directed by Karen Stokkendal Poulsen
Hot Docs, the Canadian International Documentary Festival, runs April 25-May 5, 2019 at Toronto's Bloor Cinema. Visit the fest's official site for more details.
by Bill Chambers It's telling that the reality of Myanmar as a kind of Hell on Earth has subverted Hollywood's couple attempts to set a white-saviour narrative there (John Boorman's Beyond Rangoon and Sylvester Stallone's Rambo), and Karen Stokkendal Poulsen's illuminating On the Inside of a Military Dictatorship shows how hopeful roads out of that Hell have come to dead ends. On the surface a pro forma mix of talking heads, archival footage, and a little bit of scenic tourism, the piece distinguishes itself with its high-profile interview subjects and a structure that gives certain ironies their due for those only passingly familiar with the country's history. (Like me.) From 1962 until 2011, the once and future Burma was under military rule, having violently resisted a brief democratic uprising in the late-'80s led by Aung San Suu Kyi, who was subsequently imprisoned in her home for close to two decades. But with strict sanctions placed on all its prominent generals in the U.S. and Europe, the military decided to rehabilitate their international reputation by rebranding the government a democracy.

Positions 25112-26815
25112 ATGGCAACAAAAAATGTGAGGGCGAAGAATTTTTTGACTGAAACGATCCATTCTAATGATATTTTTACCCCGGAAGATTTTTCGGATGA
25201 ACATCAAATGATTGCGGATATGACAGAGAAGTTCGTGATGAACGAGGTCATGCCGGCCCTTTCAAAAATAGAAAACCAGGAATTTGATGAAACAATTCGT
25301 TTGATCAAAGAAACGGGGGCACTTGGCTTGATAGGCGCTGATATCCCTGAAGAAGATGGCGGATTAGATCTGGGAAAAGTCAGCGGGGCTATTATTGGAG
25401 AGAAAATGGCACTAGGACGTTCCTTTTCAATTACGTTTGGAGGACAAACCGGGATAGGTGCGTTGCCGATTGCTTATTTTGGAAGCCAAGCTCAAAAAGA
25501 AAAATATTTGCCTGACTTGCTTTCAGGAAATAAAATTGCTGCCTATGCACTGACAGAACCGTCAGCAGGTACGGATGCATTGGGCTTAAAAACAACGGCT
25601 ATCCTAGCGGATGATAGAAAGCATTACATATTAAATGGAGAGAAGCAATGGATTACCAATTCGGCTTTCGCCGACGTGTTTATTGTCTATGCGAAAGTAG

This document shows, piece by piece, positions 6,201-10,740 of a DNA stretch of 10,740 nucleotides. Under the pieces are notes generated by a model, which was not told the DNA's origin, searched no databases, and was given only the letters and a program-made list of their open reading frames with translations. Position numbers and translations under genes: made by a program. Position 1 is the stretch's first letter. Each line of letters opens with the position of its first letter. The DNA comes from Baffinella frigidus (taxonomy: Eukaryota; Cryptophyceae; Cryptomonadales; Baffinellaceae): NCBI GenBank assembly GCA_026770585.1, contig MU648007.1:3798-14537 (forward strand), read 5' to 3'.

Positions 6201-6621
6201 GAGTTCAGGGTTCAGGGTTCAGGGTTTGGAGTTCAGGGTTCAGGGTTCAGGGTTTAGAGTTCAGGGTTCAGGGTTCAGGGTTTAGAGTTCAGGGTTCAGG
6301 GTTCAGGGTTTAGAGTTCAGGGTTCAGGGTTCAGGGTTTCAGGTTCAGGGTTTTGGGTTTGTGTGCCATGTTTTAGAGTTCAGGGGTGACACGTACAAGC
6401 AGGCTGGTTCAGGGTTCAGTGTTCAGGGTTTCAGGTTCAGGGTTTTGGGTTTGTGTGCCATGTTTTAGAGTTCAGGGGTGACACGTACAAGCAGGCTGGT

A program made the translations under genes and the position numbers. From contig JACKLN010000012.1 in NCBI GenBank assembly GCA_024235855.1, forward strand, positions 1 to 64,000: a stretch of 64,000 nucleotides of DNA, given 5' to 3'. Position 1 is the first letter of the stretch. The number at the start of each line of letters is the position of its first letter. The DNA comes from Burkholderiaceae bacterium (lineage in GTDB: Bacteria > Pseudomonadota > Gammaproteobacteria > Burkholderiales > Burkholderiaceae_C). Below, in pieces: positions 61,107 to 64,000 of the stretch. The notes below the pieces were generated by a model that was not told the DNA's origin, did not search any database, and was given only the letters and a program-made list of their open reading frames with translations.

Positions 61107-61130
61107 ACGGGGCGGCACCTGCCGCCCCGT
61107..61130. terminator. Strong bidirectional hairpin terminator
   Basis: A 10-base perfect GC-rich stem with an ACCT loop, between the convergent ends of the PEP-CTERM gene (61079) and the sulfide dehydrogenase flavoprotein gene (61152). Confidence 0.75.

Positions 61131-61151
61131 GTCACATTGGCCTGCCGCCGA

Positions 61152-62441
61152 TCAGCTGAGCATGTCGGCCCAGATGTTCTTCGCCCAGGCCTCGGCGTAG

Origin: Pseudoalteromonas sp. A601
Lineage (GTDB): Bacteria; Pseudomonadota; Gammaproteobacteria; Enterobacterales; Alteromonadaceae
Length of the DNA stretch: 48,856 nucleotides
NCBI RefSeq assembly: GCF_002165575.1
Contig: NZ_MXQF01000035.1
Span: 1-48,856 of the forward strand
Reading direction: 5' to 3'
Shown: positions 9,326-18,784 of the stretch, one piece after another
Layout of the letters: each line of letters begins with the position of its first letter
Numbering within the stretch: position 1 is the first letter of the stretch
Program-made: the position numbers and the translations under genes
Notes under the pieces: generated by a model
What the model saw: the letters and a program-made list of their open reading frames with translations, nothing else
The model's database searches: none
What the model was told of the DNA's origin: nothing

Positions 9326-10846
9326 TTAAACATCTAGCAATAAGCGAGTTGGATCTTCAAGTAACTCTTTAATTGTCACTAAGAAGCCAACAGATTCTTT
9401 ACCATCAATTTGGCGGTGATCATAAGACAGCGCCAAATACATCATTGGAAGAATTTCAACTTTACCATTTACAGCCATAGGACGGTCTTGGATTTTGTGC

The movie's stance, which might be a controversially sympathetic one, is that this was a warning shot, and that Suu Kyi is now a powerless figurehead, helpless to stop, let alone denounce, the military's ethnic cleansing of Rohingya Muslims, for fear of invoking their wrath again. (Poulsen excerpts from news reports that not so subtly shame Suu Kyi for whitewashing genocide by emphasizing her 1991 Nobel Peace Prize.) A question I had is whether Suu Kyi offers no justification for her recent actions in her interview with Poulsen because she wasn't asked or because it was cut out. There's no doubt, however, that she's watching her words more carefully than many of the retired generals we meet, who cop the humblebraggy attitude of the gangsters in Joshua Oppenheimer's Indonesian death-squad documentaries The Act of Killing and The Look of Silence. On the Inside of a Military Dictatorship is obviously pertinent to the current dialogue concerning outspoken women in politics (and the death grip of political dinosaurs during transfers of power), although the film leaves us to draw any parallels for ourselves rather than reduce an Eastern quagmire to its Western relevance, or be defeatist about another woman's prospects of taming the patriarchy. When Twitter's hipster CEO Jack Dorsey tweeted about his "meditation vacation" to Myanmar last year, revealing either total ignorance of the country's ongoing human rights violations or a complete lack of interest in them (which is worse?), he proved that movies like this are a necessity and a public service to balance the discourse against the disinformation coming from our social-media overlords. If On the Inside of a Military Dictatorship is more entertaining than I assumed it would be, it's not for any glibness in approach (though the filmmakers perhaps submit to fatigue with Burma's mercurial politics in the rushed-feeling homestretch), but because it's such a dynamic storyteller. Programme: International Spectrum